Both Sarah and Valentina’s work helped curb the spread of infection throughout congregate living facilities in the city.
“When I show people our lab, they are impressed by our robotics and automations. I love that I get to do this.” – Sarah Marttala ’18
While in her third year of the Biotechnology program, Sarah started working for a biotech company through a connection of Professor Dr. Tiffany Leighton. After the company dissolved, Sarah was “adopted” by the lab’s team as they quickly recognized her aptitude and high skill level in the world of science. “I was lucky enough to have this opportunity with Dr. Leighton and get into the research field in biotechnology,” shares Sarah. A field that is very competitive.
She feels privileged to work in this exciting field. “Research is always changing and always improving. You’re not doing the same thing every day,” she says.
Prior to joining The Research Institute, Valentina worked in doctors’ offices and clinics, which allowed her to combine both her love of medical work and connecting with people. “When I discovered bio-medicine or medical lab sciences, seeing the mix of patient interaction and helping others, while also doing laboratory work, that interested me a lot,” she says. She’s continued to pursue this interest in her current role.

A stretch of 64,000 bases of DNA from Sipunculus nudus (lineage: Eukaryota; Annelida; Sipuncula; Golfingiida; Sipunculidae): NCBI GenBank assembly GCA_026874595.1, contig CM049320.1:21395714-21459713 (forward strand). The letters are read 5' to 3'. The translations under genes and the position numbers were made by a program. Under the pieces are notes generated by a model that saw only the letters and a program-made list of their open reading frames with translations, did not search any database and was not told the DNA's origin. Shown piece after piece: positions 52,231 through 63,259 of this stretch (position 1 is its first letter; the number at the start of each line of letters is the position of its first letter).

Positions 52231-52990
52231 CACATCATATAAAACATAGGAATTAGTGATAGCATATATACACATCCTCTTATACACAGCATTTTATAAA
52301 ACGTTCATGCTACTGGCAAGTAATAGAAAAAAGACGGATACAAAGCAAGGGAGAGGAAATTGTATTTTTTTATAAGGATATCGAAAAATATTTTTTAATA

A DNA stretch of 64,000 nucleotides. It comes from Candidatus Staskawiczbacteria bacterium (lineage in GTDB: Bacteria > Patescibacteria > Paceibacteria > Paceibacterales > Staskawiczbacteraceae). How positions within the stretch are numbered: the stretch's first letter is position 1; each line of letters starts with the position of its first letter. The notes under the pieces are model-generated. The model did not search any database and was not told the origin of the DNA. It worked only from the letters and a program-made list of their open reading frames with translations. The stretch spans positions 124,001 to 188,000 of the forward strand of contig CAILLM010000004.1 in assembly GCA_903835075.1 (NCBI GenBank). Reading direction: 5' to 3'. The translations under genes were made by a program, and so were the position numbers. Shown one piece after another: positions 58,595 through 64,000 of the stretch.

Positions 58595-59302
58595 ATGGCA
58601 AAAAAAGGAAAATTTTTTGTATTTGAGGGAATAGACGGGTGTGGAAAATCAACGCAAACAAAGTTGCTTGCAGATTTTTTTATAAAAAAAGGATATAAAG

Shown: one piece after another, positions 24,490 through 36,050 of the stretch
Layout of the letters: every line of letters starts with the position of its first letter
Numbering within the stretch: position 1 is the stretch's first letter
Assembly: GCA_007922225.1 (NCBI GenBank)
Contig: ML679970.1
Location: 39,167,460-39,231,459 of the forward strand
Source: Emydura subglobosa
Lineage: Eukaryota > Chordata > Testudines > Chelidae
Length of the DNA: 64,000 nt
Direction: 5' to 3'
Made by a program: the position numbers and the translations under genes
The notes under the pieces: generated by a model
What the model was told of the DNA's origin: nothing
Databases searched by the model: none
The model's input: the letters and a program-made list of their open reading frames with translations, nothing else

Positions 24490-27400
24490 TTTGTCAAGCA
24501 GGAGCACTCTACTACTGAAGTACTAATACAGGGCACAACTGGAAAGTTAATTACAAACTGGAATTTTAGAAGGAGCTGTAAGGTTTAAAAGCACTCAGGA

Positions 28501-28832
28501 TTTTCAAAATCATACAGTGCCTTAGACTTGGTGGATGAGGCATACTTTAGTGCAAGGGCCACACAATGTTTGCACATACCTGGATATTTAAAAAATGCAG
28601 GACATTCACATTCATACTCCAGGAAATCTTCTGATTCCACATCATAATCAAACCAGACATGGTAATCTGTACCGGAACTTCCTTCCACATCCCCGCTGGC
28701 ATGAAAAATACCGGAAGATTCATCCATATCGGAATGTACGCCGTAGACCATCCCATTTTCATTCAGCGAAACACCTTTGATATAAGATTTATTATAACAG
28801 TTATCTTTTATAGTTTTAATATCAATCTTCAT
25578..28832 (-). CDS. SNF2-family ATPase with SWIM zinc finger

When beginning her studies at Mohawk, Sarah really appreciated that the teachers made the subject approachable and outlined the various industries students could pursue upon graduation, like food, research and so much more. “I thought it was cool because I didn’t know what I wanted to go into at the time,” she explains.